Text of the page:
Now, Chan must take powerful medicine to treat her severe mental illness.
"It worked. But you do pay a price every time you take these medications," she said. The lithium caused a tumor on her kidney and kidney disease. And she has developed a thyroid condition that she attributes to taking the medicine.
While families, medical professionals and advocates debate whether severely mentally ill persons should be compelled to take treatment, the recipients of those forced treatments said they often do harm.
Chan once spent three weeks in a treatment facility, where she received so much medication that her heart almost stopped, she said.
"I was drooling and dehydrated. They gave me an IV, and my heart came back," she recalled.
Chan is opposed to forced treatment and hospitalization when there is no danger to the person or others, she said. Being handcuffed and dragged away is traumatic for people.
"You are treated as a criminal. It doesn't really help," she said.
She said she accepted her illness from the beginning because she knew the symptoms, and she is "medication adherent" — a term she prefers over "compliant" because it infers that she has a choice.
Chan has the support of her family. She is self-aware of the triggers of her illness. But she has seen people decline into homelessness and shredded clothing, walking around talking to themselves, she said.
Treating that level of illness is a quandary, she said.
"I don't think there's a perfect answer for it. I can understand why parents want to get treatment for their loved one. They want to help," she said.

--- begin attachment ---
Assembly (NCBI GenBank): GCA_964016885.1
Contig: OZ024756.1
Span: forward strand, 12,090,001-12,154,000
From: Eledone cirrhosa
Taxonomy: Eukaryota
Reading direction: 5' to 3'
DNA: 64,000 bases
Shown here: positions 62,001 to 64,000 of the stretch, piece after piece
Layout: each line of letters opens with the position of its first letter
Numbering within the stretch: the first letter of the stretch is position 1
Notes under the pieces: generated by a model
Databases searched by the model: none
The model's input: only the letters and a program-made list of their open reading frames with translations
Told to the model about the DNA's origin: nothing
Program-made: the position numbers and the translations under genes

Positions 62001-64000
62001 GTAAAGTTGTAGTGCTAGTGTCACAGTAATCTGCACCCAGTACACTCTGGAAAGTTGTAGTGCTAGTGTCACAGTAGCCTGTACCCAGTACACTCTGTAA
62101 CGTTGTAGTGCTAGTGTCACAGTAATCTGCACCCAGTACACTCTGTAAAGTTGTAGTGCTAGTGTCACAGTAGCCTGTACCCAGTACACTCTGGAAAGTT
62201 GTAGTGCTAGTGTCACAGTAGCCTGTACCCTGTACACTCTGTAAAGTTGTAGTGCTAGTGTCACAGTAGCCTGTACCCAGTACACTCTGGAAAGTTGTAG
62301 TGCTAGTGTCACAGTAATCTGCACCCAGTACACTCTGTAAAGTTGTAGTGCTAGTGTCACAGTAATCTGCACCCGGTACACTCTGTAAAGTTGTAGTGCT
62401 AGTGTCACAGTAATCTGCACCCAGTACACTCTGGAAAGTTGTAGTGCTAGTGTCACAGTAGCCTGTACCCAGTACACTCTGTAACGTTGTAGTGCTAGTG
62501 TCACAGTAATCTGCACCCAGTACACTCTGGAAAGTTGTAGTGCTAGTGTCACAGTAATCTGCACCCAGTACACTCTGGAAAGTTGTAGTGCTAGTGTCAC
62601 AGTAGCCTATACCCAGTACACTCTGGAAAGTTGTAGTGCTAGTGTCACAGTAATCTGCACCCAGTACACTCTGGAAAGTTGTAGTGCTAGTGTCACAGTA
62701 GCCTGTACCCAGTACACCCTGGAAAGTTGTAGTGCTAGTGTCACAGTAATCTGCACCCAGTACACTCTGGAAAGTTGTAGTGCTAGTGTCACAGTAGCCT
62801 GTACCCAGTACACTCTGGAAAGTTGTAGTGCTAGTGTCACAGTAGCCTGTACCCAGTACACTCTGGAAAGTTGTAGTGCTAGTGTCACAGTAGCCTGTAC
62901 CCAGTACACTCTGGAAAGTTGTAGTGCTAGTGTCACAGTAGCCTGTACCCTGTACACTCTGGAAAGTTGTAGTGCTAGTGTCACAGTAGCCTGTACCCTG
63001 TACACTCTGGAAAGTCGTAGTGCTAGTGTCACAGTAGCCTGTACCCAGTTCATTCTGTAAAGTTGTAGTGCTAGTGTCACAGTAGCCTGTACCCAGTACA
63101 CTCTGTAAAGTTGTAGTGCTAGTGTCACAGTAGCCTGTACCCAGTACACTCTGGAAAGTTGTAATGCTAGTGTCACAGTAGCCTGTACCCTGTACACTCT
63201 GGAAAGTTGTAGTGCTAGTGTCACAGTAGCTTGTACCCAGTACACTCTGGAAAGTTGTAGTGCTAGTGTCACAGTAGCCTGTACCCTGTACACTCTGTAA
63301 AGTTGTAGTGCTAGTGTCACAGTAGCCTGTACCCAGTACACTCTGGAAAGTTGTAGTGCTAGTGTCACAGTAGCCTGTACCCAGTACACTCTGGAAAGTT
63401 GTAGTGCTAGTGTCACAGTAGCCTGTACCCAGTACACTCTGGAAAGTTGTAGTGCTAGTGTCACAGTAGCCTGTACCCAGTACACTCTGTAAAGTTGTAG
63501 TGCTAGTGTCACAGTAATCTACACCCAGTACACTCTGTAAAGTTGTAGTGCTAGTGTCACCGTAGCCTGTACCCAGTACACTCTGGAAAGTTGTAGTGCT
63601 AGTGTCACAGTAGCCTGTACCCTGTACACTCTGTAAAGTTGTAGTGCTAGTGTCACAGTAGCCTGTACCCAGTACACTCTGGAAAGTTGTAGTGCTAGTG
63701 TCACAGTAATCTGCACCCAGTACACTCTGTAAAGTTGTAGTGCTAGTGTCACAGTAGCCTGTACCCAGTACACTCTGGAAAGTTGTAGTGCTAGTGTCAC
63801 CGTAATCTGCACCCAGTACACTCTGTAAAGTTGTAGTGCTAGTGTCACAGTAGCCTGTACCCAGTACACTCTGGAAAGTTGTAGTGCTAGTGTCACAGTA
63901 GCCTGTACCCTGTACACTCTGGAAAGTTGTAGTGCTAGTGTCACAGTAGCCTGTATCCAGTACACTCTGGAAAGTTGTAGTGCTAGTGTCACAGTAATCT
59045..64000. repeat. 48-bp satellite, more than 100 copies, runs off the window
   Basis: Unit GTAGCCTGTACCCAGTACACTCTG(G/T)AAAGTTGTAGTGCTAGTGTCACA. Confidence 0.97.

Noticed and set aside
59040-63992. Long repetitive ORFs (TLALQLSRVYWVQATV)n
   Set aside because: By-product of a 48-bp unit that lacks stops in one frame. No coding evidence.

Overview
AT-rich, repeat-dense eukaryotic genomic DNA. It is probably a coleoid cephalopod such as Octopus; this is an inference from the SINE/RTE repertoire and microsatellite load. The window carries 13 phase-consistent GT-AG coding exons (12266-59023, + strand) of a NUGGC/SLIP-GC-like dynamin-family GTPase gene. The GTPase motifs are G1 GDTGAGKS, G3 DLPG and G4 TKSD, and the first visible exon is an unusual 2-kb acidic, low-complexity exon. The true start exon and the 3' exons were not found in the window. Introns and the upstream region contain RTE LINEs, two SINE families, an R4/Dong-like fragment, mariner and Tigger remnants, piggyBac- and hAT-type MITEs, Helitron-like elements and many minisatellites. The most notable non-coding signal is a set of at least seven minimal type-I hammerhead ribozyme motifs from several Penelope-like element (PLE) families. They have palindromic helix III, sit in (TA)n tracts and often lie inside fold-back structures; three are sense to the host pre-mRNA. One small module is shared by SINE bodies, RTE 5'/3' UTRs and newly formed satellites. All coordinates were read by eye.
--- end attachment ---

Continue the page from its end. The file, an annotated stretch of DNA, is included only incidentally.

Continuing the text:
"It is, sadly to say, their choice. If you start committing people who are not a danger to themselves, that could be a problem. There are all of these gray areas. We're taking away personal liberties," she said.
"Lucy Grey" agreed. A county mental health worker involved in peer support, she is also a "consumer" — the term persons who are receiving treatment for mental illness use to describe themselves.
Grey has worked at Santa Clara Valley Medical Center's Barbara Arons Pavilion, an inpatient facility where people spend weeks or months in treatment while still suffering acute symptoms.
"There's lots of tears that I see. It's upsetting for everyone. The hardest piece is, how do you get people that ill who have been through the system again and again to get treatment?
"It sucks being on medication. You do have side effects. And people are more creative without medication. I write poetry, and I feel blunted. A lot of creative people feel that way. Taking medication affects them a lot," she said.
Grey has never been hospitalized for her bipolar illness. The first inklings that something was wrong started when she was 4 years old. She remembered having severe anxiety. When she began to menstruate at age 11, depression set in.
"The day it happened, the clouds rolled in, and they never left," she said.
Taking a "cocktail" of medications "angered me a little bit," she said.
But at 40, she is stable. She has gone through "a true recovery process," she said, which includes mindfulness therapy and peer counseling.
The stigma attached to mental illness remains a bigger challenge, she said.
"Stigma really affects everybody. Especially the older generation. They don't want to be associated with mental health problems. Clients say they don't want anybody to know. People will look down on them. There's a lot of fear."
Working as a peer counselor is the first time Grey has felt comfortable and accepted, she said.
"It helps me to be myself and stay recovered. I've had a lot of jobs. I felt like I was carrying around a big secret. But since I started working here, this big burden is off me. Before, I couldn't fully be myself.
"The truth is, after all of these years, you do feel it on this inside. We feel weak or bad about ourselves," she said.
But working among her peers has helped give her a voice.
"Now I give presentations, and I'm who I really am. I don't have to be afraid, and I get to help other people feel less afraid themselves."